It was starting the ascent to Hawi that Hoffman began to push himself. He was focused on his task and made some smart tactical moves based on what he had learned in previous years. “I knew there were some key moments around Hawi where you needed to be with a select group of cyclists,” said Hoffman. During the climb, Hoffman picked up the effort and averaged 313 watts, or 4.35 watts/kg, for just over 17 minutes. Even though he did have to pull around those getting dropped, his effort was very steady. Putting out big spikes in effort can quickly deplete your energy. Here, Hoffman’s Variability Index (VI) was 1.01, showing he was nearly perfectly even the whole time. This push got him to the front of the group and he hit the turnaround in 7th place, a good spot at this key portion of the race.

It was during the descent that, as has happened in years past, the top riders made a move. While Kienle and Twelsiek were gone, other riders were starting to up the pace. “When I saw Frederik, Marino, Nils and maybe one other rider (likely Romain Guillaume) had broken away slightly from the group, I was able to bridge to them,” said Hoffman. “That was a decisive moment. They started nuking the downhill. Fortunately I was running a 55×11. I needed every bit of that.” This big effort is shown in his file. Coming down Hawi, Hoffman averaged 272 watts at a cadence of 96 RPM and a speed of 38.7 MPH. He also hit his peak speed of 47 MPH here. Had Hoffman not moved up those few spots during Hawi, he would have been further back and may not have been able to go with this group.

Descending down, his power output was filled with spikes, showing a VI of 1.08. Putting out big numbers in that manner is more taxing than doing it as a steady effort. But in the moment of racing, the pros have to make a decision and take a risk. For Hoffman, it wasn’t a big risk since he had done similar training sessions. One of his key sessions in Tucson, Ariz., involves doing a very fast and hard group ride known as The Shootout, then going into a solo long ride with Ironman-paced efforts. “When I did that session the last time, about two weeks out, I knew that I was in a good spot. I knew those numbers are things that I consistently did and I knew I could sustain them for a minute or two.”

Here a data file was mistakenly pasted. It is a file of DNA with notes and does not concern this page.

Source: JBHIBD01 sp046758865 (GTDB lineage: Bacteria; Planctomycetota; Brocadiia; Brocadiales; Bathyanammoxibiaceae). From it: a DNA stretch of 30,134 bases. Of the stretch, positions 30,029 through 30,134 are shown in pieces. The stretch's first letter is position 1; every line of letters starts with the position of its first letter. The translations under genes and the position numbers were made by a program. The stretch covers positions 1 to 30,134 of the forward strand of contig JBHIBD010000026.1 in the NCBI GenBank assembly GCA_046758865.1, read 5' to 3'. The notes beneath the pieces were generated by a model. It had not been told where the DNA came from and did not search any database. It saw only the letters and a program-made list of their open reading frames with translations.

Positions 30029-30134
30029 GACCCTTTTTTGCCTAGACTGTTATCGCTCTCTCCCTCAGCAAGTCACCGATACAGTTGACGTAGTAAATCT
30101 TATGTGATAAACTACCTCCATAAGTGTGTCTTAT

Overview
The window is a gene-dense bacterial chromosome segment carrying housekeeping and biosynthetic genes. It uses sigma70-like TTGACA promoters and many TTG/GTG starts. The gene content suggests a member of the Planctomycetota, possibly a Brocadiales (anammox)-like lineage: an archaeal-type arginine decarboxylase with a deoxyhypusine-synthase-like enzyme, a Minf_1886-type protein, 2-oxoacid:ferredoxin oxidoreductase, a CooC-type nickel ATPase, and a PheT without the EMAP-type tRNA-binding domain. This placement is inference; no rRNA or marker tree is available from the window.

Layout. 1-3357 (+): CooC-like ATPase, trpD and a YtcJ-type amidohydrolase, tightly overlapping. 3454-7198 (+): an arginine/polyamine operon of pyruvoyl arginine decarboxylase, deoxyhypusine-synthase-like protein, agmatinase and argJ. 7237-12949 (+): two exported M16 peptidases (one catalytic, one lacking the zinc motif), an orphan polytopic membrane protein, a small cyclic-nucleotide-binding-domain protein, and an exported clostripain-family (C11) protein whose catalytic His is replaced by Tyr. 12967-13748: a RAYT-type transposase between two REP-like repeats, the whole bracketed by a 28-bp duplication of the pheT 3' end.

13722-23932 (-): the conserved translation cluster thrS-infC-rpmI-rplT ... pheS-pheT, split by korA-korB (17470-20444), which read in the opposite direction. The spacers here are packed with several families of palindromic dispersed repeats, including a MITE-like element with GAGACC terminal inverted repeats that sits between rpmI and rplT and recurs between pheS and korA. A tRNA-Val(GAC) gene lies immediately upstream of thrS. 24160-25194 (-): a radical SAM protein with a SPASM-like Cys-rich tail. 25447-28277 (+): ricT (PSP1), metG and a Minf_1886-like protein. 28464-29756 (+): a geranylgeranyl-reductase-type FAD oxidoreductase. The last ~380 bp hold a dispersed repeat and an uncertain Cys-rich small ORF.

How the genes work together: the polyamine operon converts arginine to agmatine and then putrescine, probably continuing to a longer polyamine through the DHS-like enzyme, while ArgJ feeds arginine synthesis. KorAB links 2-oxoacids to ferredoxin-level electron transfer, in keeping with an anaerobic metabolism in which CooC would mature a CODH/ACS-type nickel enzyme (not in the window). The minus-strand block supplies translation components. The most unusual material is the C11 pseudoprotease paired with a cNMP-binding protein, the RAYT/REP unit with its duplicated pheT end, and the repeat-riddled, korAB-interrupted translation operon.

Down from Hawi and on the way home, Vanhoenacker pulled away from the group. Hoffman and Van Lierde dropped the rest of the group and even talked to stay motivated during the final miles. Over the second half of the bike, Hoffman’s numbers did drop, as is expected. His smart pacing early left him enough power to average 267 watts with a VI of 1.04 for the final 56 miles. There is a slight drop off in his cadence, from an average of 92 RPM on the way out to 85 RPM when returning. Interestingly, Hoffman commented that he tried to keep his cadence up at the end, but only averaged 83 RPM over the final 30 minutes. While lower than he thought it would be, he remarked that it may have been lower had he not tried to bring up his cadence at all.

Run 2:51:25
Thanks to a consistent and smart bike, Hoffman was able to use his quick run to make his way through the field and up to second place, and to hold his spot when Frodeno was edging in closer.

Final thoughts: In the end, this is a perfectly executed race file. Having seen the numbers from the past three world champions, his numbers all fall in line with what the top contenders do on the bike. Those numbers are a watts/kg of 3.8 or higher, a VI of 1.05 or lower and an IF of .78 to .82. Hoffman trained specifically for what he expected to happen on race day then executed his plan perfectly.

RELATED – Ben Hoffman: I Executed My Perfect Race